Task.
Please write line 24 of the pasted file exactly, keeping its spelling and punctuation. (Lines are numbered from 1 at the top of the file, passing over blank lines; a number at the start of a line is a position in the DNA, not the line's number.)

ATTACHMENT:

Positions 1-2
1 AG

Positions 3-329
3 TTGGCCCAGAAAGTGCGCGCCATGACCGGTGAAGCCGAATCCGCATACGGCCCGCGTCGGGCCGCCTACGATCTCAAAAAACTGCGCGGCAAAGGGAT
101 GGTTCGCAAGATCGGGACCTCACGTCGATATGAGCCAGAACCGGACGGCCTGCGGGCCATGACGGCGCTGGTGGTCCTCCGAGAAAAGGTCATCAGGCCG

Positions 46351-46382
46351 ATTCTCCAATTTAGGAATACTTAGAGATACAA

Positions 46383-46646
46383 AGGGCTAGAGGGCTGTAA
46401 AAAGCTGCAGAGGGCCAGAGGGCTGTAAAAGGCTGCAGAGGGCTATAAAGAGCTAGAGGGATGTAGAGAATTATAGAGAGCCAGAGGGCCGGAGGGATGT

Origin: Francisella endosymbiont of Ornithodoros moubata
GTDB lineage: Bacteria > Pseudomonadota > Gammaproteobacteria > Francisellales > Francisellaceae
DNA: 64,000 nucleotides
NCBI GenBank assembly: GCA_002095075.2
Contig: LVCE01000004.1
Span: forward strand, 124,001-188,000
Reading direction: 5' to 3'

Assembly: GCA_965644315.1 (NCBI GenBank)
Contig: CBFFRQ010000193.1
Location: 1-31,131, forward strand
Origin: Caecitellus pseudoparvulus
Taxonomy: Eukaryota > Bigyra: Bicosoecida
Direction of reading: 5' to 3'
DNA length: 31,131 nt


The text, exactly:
DNA length: 31,131 nt